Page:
Technology in the Desert and in Suicide Prevention

The Holiday Season can be a lonely time of year, especially for people deployed in austere environments for the sake of patriotism and selfless duty.

It’s particularly important around the Holidays for these military members to stay connected with Family and friends through any means available. It can be a real challenge though. Internet can be spotty in a deployed environment.

Did you know that when the worst case scenario happens, and a deployed military member or civilian is wounded or killed in action, on-base phone and internet service is shut-down altogether until the next of kin is notified back home? It is the right thing to do to maintain order and dignity for the victim and his/her Family, and it can, unfortunately, take hours and, sometimes, an entire day to accomplish. It can be stressful and scary for other Families at home if a phone or internet chat has been scheduled with their loved one for a specific time, and the deployed person is unable to connect because of the “COMMS” shut-down all over base.

Further, many service members do not have regular access to a work computer, so they rely on provided resources such as those at the USO or the MWR (Morale, Welfare and Recreation) facilities. These are wonderful resources that are probably the greatest morale-boosters available.

Others have access to the Wi-Fi that is freely provided at many military outposts. This allows fathers-to-be to witness the birth of their child via Skype; a mother to get to watch her daughter’s ballet recital via Face Time; or personnel to experience any number of other life events that were virtually impossible to keep up with even 10 years ago. We can thank technology for families staying more connected than ever before with their deployed loved ones.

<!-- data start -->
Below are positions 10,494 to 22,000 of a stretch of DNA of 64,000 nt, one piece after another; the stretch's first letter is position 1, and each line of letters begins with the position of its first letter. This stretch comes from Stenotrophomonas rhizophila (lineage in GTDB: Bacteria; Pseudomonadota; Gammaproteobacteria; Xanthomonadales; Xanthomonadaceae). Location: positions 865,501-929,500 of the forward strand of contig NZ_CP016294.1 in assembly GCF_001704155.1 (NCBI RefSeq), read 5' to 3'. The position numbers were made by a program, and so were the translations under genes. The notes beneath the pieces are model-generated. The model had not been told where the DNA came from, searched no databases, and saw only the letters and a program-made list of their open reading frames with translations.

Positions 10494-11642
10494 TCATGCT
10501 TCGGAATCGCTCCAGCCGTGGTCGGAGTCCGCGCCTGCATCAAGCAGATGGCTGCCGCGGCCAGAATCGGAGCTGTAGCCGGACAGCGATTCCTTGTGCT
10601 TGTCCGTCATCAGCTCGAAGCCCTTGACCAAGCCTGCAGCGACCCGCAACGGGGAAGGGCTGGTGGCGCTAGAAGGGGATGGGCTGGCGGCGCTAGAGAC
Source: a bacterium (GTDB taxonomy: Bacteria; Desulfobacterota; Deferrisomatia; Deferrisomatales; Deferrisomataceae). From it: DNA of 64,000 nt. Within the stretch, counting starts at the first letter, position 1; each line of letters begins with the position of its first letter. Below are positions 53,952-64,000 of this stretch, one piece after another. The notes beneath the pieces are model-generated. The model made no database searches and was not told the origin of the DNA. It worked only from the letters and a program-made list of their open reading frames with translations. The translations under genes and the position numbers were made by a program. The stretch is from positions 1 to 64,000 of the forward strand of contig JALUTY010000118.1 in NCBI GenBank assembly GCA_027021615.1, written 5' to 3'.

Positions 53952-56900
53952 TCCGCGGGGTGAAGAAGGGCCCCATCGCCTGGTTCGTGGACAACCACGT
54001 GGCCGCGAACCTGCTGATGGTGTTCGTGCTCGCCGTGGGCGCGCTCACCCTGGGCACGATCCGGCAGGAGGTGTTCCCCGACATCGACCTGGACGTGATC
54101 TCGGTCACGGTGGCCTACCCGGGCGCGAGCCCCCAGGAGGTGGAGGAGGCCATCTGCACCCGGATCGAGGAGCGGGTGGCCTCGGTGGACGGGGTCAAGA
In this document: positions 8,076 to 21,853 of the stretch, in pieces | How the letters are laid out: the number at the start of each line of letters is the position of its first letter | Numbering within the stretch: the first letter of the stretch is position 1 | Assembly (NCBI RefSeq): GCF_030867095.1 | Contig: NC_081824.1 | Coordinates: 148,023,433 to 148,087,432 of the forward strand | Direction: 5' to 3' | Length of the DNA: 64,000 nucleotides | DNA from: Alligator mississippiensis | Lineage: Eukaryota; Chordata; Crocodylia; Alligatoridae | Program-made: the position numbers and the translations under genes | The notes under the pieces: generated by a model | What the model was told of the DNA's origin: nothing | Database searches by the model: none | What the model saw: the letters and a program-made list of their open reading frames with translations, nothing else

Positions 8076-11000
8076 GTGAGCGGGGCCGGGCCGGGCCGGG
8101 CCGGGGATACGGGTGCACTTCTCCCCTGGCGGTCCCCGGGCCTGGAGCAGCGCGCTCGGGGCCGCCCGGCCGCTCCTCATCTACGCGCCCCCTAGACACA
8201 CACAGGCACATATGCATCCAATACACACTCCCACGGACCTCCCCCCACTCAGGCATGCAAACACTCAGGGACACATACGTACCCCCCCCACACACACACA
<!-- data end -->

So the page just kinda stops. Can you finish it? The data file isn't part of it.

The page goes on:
Technology can now make a significant impact in reducing suicide as well. I recently read an article in Psychology Today (December 2013) about technology that is actually able to use Facebook comments and preferences to identify individuals who may be on the brink of suicidal thoughts and/or tendencies. Military members are the prime focus in this initiative for now, which could prove an incredible tool to prevent suicide. Hopefully, psych practitioners can continue to leverage social media in other ways that can benefit the mental health of those who we may not realize are struggling.

Jean Chambers
Director, MWR / Garrison Protocol
USFOR-A Garrison Leatherneck
jean.chambers@afg.usmc.mil

About jeanc2013

Recently deployed to Afghanistan as a civilian for the US military, specializing in organizational development and communications. Currently seeking my graduate degree in Organizational Psychology through MSPP on the part-time program, with intended graduation in 2015. I'm happy to answer any questions pertaining to my experiences with MSPP, working for the government, or travelingg and living abroad. Please don't be shy!
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